This is really just a chance to talk about Joey Thomas. Of the four catchers on the roster, Thomas started 51 of 58 games, with Mason DeAnna doing the most work outside of Cincinnati’s starter.
Thomas did well in replacing an established backstop in Woody Wallace, hitting well enough to maintain a spot in the lineup, while playing very well on defense. We’ll start with that section of his game, which was what propelled him onto the Johnny Bench Award watch list. Trying to steal on the junior from Mason, Ohio was a fools errand for opponents, as he led the American Athletic Conference with 27 runners caught stealing. With 59 attempts against him in total, he gunned down 45.8 percent of would be thieves. If you compare that to MLB levels (an imperfect comparison to be sure, but the best we’ve got), Thomas’ success rate puts him at an elite level. In addition to catching many base stealers, Thomas also fielded his position fairly well, committing only five errors in 334 chances for a .985 fielding percentage. He also had 50 assists and 279 put outs.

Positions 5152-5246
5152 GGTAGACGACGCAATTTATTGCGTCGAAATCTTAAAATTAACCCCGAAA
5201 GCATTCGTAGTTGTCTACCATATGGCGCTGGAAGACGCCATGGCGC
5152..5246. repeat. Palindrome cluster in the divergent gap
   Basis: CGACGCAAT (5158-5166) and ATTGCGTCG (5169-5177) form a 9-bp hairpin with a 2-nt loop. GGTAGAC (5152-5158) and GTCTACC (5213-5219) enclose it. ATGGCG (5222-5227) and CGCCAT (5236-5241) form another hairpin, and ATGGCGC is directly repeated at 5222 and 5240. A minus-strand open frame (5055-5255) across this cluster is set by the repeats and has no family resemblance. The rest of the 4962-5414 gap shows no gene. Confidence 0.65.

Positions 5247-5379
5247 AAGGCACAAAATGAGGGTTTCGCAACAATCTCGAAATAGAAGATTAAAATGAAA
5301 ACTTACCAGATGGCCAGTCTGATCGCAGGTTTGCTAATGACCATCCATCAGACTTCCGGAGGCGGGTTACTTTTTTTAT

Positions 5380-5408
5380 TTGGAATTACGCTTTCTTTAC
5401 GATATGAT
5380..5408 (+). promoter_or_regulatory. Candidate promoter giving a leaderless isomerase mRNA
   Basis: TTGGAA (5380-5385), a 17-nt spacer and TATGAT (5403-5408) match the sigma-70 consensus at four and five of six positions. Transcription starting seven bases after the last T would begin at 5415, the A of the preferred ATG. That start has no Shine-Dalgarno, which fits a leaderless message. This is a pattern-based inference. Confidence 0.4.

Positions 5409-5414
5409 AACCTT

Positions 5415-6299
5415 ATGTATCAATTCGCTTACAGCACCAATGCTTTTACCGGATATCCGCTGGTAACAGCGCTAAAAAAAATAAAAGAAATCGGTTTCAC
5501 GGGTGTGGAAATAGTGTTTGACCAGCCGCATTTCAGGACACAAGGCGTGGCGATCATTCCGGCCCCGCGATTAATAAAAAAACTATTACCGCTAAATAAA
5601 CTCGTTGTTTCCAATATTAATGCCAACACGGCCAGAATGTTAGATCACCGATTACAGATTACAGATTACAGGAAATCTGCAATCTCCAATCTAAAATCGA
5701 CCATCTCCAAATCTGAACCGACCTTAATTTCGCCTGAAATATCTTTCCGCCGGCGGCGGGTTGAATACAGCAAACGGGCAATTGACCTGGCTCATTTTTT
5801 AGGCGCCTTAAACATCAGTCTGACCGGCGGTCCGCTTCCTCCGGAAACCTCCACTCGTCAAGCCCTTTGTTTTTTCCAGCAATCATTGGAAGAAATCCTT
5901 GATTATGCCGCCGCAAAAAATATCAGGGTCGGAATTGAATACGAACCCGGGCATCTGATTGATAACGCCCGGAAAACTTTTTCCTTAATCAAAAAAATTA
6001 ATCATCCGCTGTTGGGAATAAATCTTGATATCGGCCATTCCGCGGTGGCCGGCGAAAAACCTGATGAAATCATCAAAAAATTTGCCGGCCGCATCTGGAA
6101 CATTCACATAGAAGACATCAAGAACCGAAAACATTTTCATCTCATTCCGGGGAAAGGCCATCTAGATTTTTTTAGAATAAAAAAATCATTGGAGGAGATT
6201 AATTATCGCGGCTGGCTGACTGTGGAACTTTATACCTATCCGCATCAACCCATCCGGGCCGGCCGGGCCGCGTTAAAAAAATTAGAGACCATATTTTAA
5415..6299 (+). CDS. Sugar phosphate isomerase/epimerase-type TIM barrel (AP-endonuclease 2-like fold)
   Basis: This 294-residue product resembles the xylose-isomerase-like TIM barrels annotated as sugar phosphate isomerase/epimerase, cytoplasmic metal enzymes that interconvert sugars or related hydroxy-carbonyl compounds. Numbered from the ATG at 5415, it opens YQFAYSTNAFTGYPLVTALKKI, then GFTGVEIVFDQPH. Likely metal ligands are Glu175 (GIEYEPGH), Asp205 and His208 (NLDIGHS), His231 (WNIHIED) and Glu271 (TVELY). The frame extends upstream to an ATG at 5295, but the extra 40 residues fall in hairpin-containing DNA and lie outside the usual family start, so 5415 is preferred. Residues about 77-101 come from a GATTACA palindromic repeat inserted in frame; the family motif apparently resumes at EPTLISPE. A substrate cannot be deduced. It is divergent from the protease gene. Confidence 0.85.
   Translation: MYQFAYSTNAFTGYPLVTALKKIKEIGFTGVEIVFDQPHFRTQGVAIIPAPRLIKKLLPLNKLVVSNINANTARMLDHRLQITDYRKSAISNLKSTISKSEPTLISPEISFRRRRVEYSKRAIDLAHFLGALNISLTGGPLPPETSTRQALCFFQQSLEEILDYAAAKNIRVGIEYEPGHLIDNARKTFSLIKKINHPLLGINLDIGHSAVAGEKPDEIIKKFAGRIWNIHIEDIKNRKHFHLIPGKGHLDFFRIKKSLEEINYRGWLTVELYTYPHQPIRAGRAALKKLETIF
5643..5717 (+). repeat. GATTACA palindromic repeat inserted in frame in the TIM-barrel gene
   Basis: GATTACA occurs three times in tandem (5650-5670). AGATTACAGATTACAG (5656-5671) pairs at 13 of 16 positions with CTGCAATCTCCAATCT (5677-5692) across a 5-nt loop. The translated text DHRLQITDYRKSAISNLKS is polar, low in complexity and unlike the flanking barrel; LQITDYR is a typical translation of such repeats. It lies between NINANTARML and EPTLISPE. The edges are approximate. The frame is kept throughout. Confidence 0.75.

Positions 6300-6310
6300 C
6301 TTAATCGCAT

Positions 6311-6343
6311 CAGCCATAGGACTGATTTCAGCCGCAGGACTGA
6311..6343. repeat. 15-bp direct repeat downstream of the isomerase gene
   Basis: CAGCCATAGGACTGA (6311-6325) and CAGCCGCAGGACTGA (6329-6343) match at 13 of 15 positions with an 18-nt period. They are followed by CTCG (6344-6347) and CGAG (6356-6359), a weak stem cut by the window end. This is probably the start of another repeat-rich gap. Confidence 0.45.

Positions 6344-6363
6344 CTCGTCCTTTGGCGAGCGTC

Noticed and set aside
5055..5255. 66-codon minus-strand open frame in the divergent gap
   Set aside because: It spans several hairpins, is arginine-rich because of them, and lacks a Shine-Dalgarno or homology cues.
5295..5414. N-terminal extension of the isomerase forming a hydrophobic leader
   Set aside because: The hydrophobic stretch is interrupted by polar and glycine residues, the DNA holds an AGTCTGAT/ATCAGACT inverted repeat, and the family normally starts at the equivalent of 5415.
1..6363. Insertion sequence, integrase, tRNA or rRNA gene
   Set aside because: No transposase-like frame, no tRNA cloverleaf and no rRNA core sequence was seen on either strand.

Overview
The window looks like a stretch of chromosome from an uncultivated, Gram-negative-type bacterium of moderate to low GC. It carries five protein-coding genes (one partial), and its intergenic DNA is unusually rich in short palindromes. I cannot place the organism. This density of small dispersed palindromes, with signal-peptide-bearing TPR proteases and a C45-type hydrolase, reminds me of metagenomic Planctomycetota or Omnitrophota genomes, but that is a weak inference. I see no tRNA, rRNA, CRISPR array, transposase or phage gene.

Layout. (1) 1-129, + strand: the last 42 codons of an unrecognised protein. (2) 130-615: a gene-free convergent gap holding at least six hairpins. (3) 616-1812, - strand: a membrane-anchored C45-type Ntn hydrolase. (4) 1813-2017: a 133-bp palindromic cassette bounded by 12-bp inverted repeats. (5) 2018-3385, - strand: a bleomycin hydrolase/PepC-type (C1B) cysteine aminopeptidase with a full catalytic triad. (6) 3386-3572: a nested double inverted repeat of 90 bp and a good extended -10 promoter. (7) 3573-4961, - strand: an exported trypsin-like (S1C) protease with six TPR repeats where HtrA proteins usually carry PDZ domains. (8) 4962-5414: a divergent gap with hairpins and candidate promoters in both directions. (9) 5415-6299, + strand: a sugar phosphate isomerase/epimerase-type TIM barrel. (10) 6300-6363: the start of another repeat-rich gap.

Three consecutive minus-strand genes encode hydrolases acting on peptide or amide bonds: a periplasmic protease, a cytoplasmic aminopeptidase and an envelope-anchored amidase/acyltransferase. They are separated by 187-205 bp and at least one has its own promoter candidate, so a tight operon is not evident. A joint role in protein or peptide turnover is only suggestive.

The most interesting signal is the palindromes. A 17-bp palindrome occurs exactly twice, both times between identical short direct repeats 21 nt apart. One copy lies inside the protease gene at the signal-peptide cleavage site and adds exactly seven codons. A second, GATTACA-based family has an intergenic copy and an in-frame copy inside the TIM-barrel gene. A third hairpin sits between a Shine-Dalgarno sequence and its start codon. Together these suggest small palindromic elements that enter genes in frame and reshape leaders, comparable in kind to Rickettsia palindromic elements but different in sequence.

Now to the batters box. Thomas was not a middle of the order juggernaut, but he made decent contact and was respectable. He slashed .258/.305/.326, which shows he still needs to develop more power and a better eye, as he had 13 walks compared to 44 strikeouts, while hitting 12 doubles and not a single home run. That means that for his upcoming senior year, he’ll need to improve his eye and plate discipline and get the barrel on the ball a bit more.
As for DeAnna, the sophomore didn’t have much time to be more than a backup. He played in 18 games and started in seven, slashing .194/.242/.326 across 31 at-bats. In limited defensive opportunities (52 chances) he did not commit an error and caught one player stealing.
As for freshmen Josh Wooten and Wyatt Schwing, they did not get their feet wet and will remain the generation in waiting at catcher.